Delivery services review: A solution to your social-distancing food woes

Matthew Rabinowitz, Managing Copy Editor

With restaurants closed for dine-in, I can think of no better way to support local restaurants and contractors than by ordering delivery meals. The rise of apps like Uber Eats and DoorDash makes that task easy, but Grubhub is the best service to use because of its low cost, wide restaurant variety, ease-of-use and support for local businesses. 

Grubhub has the cheapest pricing of food delivery apps. When I set up orders from The Halal Guys at the same time to my home, Grubhub only had $4.17 of taxes, fees and delivery pricing, DoorDash had $6.37 and Uber Eats had $4.93. The costs totaled to $18.15, $20.34 and $18.90, respectively. 

Uber Eats has around 150 delivery options available to my address and DoorDash has around 200, while Grubhub lags behind at around 100 restaurants. However, Grubhub does have significantly more takeout options, but it doesn’t feature staple American fast-casual chains like Chipotle. These numbers can fluctuate, however, depending on deals that each company makes with the restaurants.

All three apps have a subscription service for $9.99 a month. DoorDash offers free delivery and reduced service fees for orders over $12 at its partner restaurants with DashPass. Uber Eats offers free delivery and 5 percent off orders of $15 with Eats Pass. However, Grubhub offers free delivery for all orders, 10 percent cash back and premium customer service with Grubhub+, making Grubhub the clear winner for subscription services. 

Grubhub also has the most lucrative deals, such as percentage-based discounts on large orders, all contained within a section called “Perks.” Uber Eats and DoorDash both have discounts and free delivery deals on an individual-restaurant basis, but they are insignificant compared to Grubhub’s variety.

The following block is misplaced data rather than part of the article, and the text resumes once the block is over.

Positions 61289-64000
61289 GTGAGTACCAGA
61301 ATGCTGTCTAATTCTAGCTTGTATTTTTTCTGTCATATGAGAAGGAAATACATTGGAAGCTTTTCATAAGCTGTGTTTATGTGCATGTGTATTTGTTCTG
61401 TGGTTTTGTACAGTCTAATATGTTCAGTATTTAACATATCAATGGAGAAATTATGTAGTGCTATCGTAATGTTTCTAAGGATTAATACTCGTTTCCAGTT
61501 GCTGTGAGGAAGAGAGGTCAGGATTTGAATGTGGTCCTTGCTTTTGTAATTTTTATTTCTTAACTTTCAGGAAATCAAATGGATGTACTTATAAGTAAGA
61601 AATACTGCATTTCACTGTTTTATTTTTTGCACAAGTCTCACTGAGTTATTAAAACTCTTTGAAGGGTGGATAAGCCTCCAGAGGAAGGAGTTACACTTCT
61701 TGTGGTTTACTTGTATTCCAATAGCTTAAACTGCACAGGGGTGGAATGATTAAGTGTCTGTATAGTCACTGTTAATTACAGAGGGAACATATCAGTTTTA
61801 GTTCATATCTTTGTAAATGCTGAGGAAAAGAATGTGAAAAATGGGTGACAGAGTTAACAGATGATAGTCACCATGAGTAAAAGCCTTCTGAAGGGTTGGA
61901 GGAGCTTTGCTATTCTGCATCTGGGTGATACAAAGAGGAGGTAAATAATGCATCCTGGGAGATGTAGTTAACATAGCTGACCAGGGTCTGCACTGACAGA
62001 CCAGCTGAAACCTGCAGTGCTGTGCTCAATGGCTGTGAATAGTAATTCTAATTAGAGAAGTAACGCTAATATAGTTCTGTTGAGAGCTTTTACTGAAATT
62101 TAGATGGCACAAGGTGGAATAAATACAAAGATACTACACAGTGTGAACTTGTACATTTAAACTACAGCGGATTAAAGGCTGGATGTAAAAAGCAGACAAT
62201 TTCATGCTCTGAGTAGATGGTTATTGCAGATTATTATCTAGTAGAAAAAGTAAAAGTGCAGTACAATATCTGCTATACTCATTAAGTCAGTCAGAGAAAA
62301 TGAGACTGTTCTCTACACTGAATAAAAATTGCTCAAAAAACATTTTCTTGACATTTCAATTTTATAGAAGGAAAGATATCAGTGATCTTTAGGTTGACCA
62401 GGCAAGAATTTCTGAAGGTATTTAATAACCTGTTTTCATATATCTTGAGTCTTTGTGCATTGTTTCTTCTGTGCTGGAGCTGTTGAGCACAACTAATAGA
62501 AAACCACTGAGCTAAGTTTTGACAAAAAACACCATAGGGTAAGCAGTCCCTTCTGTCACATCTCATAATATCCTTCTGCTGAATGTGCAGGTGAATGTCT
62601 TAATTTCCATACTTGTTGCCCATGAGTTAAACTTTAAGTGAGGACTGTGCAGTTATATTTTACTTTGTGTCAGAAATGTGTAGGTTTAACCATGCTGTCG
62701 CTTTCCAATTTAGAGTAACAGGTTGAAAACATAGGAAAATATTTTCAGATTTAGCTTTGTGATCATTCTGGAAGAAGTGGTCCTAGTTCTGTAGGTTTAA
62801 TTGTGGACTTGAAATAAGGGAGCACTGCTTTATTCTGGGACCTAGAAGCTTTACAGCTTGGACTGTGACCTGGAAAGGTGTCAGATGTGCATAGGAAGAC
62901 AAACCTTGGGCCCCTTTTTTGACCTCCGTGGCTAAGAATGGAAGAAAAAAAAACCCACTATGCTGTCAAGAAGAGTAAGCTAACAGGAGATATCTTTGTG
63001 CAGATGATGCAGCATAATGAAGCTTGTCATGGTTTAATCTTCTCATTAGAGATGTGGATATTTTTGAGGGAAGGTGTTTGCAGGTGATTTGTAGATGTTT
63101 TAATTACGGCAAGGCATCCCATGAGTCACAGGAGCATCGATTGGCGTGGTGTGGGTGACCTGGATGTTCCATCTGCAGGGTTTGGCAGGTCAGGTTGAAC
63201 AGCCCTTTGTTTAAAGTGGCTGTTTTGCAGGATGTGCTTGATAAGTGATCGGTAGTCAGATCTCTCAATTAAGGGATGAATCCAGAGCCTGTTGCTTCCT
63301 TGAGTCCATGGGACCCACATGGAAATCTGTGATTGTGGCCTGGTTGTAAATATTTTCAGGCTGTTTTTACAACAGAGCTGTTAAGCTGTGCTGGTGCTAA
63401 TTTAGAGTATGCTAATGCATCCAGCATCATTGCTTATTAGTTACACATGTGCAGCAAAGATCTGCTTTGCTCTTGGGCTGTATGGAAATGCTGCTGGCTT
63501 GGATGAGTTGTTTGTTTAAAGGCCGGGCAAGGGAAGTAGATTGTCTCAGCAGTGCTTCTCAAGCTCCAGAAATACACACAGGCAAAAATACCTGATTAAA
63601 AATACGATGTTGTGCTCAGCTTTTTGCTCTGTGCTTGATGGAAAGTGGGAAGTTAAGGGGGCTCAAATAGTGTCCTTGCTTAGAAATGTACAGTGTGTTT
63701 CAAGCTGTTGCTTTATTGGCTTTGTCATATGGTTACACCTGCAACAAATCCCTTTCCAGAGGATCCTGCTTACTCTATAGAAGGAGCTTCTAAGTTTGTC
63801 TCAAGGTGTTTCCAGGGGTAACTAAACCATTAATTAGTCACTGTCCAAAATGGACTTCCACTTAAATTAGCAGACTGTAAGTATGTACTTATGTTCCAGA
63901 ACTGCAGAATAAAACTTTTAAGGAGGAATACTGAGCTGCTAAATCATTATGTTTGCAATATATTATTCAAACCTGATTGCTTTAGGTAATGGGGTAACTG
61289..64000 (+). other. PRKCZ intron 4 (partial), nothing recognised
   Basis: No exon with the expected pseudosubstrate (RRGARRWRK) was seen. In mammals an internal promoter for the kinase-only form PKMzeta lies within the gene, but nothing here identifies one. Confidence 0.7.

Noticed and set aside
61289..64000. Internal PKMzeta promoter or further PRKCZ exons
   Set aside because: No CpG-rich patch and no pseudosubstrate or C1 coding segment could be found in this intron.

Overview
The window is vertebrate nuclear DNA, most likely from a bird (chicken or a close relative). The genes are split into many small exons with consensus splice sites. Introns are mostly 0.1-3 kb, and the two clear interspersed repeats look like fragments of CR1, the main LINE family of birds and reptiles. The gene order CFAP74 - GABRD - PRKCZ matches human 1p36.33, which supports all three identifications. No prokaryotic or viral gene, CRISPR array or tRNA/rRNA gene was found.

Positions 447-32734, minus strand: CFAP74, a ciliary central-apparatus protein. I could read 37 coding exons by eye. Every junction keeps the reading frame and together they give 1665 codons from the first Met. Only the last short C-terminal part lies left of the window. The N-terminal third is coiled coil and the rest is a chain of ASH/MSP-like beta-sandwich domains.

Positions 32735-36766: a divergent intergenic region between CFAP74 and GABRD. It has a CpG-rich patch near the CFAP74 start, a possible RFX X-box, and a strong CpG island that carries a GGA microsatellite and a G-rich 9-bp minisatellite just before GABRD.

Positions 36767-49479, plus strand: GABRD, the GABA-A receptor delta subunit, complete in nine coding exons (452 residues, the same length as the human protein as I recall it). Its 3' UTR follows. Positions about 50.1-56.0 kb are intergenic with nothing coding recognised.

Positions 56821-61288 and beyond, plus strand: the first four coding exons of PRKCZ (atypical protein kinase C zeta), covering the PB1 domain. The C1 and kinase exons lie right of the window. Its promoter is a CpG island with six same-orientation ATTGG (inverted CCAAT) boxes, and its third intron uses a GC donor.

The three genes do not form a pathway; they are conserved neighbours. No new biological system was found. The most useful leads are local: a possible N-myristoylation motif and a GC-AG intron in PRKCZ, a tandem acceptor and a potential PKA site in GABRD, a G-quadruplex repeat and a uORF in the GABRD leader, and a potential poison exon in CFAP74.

Grubhub’s main flaw is an overly simplistic, unappealing display. Its search button and other buttons are not as defined, making it harder to navigate and immediately find a specific restaurant. However, it shows around six restaurants at a time while scrolling, compared to Uber Eats’ two and DoorDash’s three, allowing a clearer view of all available restaurants. Uber Eats’ display is also unappealing, as the layout is extremely clunky. 

DoorDash, on the other hand, maintains the perfect balance: an inviting layout with everything clearly displayed and an accessible map for pick-up options and delivery tracking. 

Each company has had a different approach to handling the current pandemic, although they all have added an option for no-contact deliveries in which the deliverer leaves the product outside of the buyer’s door and notifies them through the app.

Grubhub is suspending commission payments—what restaurants pay for being on the service—for independent restaurants. DoorDash is suspending commissions for only its partner restaurants. Uber Eats is eliminating delivery fees for buyers to encourage ordering. 

All three of them have been partnering with more restaurants to incentivize purchases. They are also offering discounted or free delivery and fee cancelation promotions during this period of economic slowdown.

Uber Eats does have the perk of being connected to one’s Uber account, meaning that it shares credit card payments and overall Uber Rewards points, but all-in-all it’s extremely bland because of its unintuitive appearance, few discounts and limited variety. Similarly, DoorDash is overpriced, though it does have the greatest amount of restaurant options and the most appealing layout. 

Grubhub reigns supreme. Its unbeatable deals, pricing, and simplicity make it the best option, with DoorDash coming in for a close second. 

Even so, restaurants make more of a profit when they are ordered from directly, which is something to consider when ordering because many are struggling to stay afloat.